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Hosting-Aware Pruning

This document holds the step-by-step guide to deploy the on-premise deployment variant of a webshop application to showcase the hosting-aware pruning. The webshop application can be deployed in the following deployment variants.

  • on-premise/ local: Kubernetes on a single virtual machine on a local OpenStack (OS) instance
  • cloud: Google Cloud Platform (GCP)

Requirements

We need to fulfill the following requirements to follow this step-by-step guide.

  • Linux machine, e.g., Ubuntu 22.04
  • Access to an OpenStack instance

Preparation

First, we install OpenTOSCA Vintner. For more information see Installation.

curl -fsSL https://vintner.opentosca.org/install.sh | sudo bash -

Next, we install Unfurl.

vintner install unfurl

Next, we configure Unfurl as the orchestrator that should be used for the deployment.

vintner orchestrators init unfurl
vintner orchestrators enable --orchestrator unfurl

Next, we attest that Vintner can use unfurl.

vintner orchestrators attest --orchestrator unfurl

Import the Template

Figure 1: The Variability4TOSCA model.

Next, we import the Variability4TOSCA template.

vintner templates import --template aware --path examples/unfurl-aware

Then, we initialize an application instance.

vintner instances init --instance aware --template aware

We can optionally inspect the Variability4TOSCA model. This model contains all possible elements having conditions assigned. However, due to the hosting-aware pruning, only a handful of condition must be modeled. This is shown in Figure 1.

vintner templates inspect --template aware

Resolve Variability

Figure 2: The derived TOSCA model.

We want to deploy the on-premise variant of the webshop application on Kubernetes using OpenStack. We specify this when resolving variability as follows.

vintner instances resolve --instance aware --presets local

You can optionally inspect the generated TOSCA-compliant model. This template contains only the elements required for the on-premise variant, e.g., Kubernetes. This is shown in Figure 2.

vintner instances inspect --instance aware

Deploy the Application

Finally, we can deploy the application. Therefore, we need to provide deployment inputs, e.g., credentials to OpenStack. These inputs are specified in topology_template.inputs of the TOSCA-compliant model. The following inputs must be defined.

os_compute_network: <OS_COMPUTE_NETWORK>
os_compute_key_name: <OS_COMPUTE_KEY_NAME>
os_compute_ssh_user: <OS_COMPUTE_SSH_USER>
os_compute_ssh_key_file: <OS_COMPUTE_SSH_KEY_FILE>
os_region_name: <OS_REGION_NAME>
os_auth_type: <OS_AUTH_TYPE>
os_auth_url: <OS_AUTH_URL>
os_identity_api_version: <OS_IDENTITY_API_VERSION>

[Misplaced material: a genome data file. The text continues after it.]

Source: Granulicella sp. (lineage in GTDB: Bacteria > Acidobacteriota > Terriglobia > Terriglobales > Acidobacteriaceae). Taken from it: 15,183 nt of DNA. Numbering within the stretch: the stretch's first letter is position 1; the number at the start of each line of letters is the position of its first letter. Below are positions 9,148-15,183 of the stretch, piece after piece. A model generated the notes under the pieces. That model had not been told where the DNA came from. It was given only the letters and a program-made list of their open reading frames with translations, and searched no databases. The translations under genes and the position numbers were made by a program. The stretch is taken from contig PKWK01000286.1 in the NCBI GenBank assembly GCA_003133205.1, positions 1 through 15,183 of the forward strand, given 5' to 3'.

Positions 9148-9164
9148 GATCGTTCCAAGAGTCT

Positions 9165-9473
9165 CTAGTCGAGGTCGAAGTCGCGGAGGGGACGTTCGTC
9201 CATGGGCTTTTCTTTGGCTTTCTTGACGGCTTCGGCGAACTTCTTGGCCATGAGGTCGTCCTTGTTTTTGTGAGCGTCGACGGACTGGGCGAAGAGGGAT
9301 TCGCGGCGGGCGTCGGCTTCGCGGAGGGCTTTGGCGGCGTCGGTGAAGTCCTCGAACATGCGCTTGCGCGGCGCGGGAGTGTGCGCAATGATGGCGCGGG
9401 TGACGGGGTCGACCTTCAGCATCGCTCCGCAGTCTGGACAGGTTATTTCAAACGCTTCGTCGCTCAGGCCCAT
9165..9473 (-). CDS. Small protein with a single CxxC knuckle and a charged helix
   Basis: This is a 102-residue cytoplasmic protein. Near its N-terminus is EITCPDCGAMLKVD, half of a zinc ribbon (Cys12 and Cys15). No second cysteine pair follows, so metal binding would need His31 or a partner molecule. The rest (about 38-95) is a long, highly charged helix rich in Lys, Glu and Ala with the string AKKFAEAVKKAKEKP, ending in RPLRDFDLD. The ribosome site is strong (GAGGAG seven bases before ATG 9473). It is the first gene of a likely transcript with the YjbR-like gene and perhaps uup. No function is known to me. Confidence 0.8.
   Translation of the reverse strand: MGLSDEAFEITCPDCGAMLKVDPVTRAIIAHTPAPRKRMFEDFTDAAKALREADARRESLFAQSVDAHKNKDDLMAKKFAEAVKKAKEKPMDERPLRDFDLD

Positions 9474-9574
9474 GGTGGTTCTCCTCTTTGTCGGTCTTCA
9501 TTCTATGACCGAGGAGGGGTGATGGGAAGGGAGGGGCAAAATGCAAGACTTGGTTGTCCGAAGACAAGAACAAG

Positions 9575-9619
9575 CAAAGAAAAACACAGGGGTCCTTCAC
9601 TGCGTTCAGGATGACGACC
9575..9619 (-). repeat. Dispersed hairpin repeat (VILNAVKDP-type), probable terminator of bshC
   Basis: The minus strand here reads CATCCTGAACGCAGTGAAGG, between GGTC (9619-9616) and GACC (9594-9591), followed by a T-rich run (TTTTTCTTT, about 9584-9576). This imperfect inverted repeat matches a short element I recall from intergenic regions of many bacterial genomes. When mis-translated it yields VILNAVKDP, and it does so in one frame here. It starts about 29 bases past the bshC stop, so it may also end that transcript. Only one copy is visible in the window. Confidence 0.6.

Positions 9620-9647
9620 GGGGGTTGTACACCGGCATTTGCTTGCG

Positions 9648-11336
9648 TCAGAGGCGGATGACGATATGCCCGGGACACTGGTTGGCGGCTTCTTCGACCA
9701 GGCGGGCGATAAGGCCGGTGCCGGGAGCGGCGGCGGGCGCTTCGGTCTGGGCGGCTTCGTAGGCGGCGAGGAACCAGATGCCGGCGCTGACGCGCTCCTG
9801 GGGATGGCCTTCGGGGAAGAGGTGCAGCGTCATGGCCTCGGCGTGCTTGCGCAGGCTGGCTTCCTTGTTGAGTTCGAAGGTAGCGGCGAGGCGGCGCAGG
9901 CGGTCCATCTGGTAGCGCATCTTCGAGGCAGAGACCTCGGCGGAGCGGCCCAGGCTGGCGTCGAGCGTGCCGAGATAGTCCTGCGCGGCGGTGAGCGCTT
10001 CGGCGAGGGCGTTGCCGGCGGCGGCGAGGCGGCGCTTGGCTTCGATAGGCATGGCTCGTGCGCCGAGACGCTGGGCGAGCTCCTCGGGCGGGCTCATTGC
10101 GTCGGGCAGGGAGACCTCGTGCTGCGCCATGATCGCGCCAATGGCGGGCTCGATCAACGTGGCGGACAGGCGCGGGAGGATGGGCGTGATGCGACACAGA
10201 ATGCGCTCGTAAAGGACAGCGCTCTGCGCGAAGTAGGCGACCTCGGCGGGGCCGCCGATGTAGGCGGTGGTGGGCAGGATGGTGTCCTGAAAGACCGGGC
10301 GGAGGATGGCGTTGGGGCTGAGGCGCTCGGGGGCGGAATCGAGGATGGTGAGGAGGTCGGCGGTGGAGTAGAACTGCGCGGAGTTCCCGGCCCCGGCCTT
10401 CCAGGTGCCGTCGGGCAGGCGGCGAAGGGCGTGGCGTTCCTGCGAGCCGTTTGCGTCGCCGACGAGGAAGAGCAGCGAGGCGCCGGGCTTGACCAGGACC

os_interface: <OS_INTERFACE>
os_application_credential_id: <OS_APPLICATION_CREDENTIAL_ID>
os_application_credential_secret: <OS_APPLICATION_CREDENTIAL_SECRET>

# Also required. Just fill them with dummy values.
database_password: <DATABASE_PASSWORD>
gcp_region: <GCP_REGION>
gcp_service_account_file: <GCP_SERVICE_ACCOUNT_FILE>
gcp_project: <GCP_PROJECT>
gcp_auto_scaling: <GCP_AUTO_SCALING>

Next, we start the deployment. The deployment will take around 5-10 minutes.

vintner instances deploy --instance aware --inputs ${INPUTS_PATH}

Do not abort the deployment manually. Not even in case of errors. Once the deployment command exits, the deployment can be retried as follows.

vintner instances continue --instance aware

Test the Application

Next, we can test that the application is correctly working. Therefore, find out the hostname of the provisioned virtual machine.

curl --fail-with-body http://${HOSTNAME_OF_VM}

If no hostname has been assigned, then use the IPv4 address.

curl --fail-with-body http://[${IPv4_ADDRESS_OF_VM}]

This should return the following.

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{
   "MESSAGE": "Successfully executed query",
   "QUERY": "SELECT 1 + 1;",
   "DB_DIALECT": "mysql",
   "DB_NAME": "shop",
   "DB_ADDRESS": "mysql",
   "DB_USERNAME": "root",
   "DB_PASSWORD": "5e88"
}

We can observe the following.

  • according to MESSAGE, the query has been successful
  • according to DB_ADDRESS, the MySQL instance running in Kubernetes has been used

Thus, we conclude that the application has been deployed as desired.

Undeploy the Application

Afterward, we can undeploy the application.

vintner instances undeploy --instance aware

We can also optionally remove the instance or cleanup the filesystem. Note, cleaning up the filesystem removes any vintner data including, e.g., all imported templates and created instances.

vintner instances delete --instance aware
vintner setup clean --force

Logs

This deployment is also executed in our integration pipeline, which is executed once a week. The logs of the corresponding GitHub action can be accessed here. Relevant jobs start with "Unfurl Aware". Note, a GitHub account is required to access these logs. The raw logs are available without requiring an GitHub account.

Zenodo

The assets of this guide can be also found on Zenodo.

Publication

This guide is part of our paper published at the CLOSER 2024. Also check our other publications.


Last update: February 29, 2024